“Without the ability to rebut class-wide reliance at the certification stage, most securities class-action defendants will have little choice but to settle.”
—Cory Andrews, WLF Vice President of Litigation
Click here for WLF’s brief
(Washington, DC)—On Friday evening, the U.S. Supreme Court agreed to review a decision of the U.S. Court of Appeals for the Second Circuit in a securities class action with far-reaching implications. The grant of certiorari was a victory for Washington Legal Foundation, which filed an amicus brief in the case urging review. WLF’s brief was prepared with the pro bono assistance of Lyle Roberts and Daniel Sachs at Shearman & Sterling LLP.
Under the Supreme Court’s decision in Basic Inc. v. Levinson, a defendant can rebut the presumption of class-wide reliance in a securities class action by showing that an alleged misrepresentation did not actually affect the stock’s market price. The Supreme Court has also made clear, in Halliburton Co. v. Erica P. John Fund, that a defendant is entitled to rebut the Basic presumption at the class-certification stage.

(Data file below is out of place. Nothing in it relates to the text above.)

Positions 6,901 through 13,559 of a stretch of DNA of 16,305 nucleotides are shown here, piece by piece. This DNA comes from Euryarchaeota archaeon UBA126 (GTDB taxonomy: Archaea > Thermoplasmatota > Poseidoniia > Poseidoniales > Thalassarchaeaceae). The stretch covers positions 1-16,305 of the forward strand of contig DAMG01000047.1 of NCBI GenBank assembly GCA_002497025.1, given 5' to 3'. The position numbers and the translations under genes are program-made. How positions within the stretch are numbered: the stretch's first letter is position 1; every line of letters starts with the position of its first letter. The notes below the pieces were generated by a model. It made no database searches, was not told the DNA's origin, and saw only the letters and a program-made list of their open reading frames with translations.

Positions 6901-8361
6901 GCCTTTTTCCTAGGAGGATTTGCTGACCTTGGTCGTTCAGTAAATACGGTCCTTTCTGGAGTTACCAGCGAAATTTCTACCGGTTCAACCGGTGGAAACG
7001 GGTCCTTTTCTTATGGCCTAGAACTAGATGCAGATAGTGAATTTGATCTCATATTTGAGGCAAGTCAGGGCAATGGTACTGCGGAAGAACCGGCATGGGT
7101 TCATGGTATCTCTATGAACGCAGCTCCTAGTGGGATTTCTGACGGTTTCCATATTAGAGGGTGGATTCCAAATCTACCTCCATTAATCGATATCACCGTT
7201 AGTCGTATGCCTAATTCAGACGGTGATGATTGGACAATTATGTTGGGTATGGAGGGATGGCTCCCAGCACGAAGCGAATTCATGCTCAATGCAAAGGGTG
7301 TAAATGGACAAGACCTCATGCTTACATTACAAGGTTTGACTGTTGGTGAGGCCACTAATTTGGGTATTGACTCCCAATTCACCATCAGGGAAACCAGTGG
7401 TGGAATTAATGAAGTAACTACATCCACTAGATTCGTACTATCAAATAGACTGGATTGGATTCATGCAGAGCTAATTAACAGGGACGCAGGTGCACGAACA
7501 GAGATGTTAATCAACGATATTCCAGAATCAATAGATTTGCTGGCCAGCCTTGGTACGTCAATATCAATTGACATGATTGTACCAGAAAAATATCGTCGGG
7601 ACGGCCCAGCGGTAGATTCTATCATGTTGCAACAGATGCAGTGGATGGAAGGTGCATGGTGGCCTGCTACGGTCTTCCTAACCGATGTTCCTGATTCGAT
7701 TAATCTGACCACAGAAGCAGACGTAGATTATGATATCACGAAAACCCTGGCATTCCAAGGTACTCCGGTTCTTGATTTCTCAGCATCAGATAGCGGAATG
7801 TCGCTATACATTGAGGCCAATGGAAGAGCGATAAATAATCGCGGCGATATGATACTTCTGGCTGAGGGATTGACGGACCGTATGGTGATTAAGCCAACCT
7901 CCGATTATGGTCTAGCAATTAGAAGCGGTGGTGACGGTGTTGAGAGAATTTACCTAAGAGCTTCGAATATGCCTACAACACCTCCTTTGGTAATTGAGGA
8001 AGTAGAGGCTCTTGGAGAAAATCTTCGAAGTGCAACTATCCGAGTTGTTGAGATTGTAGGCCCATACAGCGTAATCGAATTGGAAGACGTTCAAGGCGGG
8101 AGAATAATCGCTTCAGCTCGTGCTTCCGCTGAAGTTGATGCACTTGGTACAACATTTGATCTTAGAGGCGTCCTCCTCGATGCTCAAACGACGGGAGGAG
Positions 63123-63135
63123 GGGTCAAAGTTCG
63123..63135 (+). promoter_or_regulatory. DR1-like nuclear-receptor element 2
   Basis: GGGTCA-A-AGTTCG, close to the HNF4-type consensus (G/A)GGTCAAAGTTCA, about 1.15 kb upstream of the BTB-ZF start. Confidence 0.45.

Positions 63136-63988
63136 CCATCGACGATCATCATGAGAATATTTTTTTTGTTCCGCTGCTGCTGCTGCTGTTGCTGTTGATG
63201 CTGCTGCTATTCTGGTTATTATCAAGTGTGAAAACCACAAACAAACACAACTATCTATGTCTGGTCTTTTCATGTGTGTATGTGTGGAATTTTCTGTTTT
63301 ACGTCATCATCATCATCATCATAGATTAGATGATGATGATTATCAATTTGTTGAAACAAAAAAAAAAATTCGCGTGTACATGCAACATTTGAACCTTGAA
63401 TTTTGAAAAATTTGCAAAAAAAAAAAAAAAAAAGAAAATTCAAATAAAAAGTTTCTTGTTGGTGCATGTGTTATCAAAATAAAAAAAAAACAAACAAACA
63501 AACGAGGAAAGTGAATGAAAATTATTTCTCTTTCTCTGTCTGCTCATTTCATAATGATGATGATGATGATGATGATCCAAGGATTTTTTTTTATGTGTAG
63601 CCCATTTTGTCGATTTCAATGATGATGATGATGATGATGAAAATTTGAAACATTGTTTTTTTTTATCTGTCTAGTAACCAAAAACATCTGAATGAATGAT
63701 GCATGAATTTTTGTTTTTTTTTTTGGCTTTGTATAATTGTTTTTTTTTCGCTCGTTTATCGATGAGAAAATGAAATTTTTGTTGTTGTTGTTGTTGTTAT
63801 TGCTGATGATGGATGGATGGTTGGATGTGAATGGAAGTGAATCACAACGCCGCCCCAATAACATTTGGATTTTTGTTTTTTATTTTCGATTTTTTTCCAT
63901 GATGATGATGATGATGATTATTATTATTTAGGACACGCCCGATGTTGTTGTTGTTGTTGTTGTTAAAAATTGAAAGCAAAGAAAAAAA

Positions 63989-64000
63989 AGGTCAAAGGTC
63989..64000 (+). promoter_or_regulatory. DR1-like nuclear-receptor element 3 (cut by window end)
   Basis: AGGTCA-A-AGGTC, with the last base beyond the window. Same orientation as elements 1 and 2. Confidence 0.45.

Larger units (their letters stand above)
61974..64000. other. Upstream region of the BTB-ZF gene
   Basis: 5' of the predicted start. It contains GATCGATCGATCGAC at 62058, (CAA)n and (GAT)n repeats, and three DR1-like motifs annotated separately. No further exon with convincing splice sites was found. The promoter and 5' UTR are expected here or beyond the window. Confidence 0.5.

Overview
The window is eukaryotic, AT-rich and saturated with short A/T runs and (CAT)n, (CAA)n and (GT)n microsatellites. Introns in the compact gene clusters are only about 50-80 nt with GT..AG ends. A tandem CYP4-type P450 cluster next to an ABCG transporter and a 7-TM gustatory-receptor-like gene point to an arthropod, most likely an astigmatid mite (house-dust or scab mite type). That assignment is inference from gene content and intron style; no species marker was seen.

The Second Circuit violated those precedents in this case. Holding that such an inquiry would necessarily reach the merits of materiality, the appeals court barred the defendant from being able to rebut price impact by pointing to the generic nature of the alleged misstatements (e.g., Goldman Sachs’s aspirational mission statement). As WLF contended in its amicus brief, that decision, if left to stand, would undermine Congress’s intent to limit the proliferation of meritless securities class actions.
Under the Second Circuit’s rule, WLF argued, a plaintiff need only claim that a misstatement affected the stock’s price—not by artificially inflating it when the misstatement was made, but simply by preventing the stock price from decreasing from a previously inflated level. That “inflation-maintenance” approach to class-wide reliance, if allowed to stand, would render class certification in a securities class action a near certainty.Cyan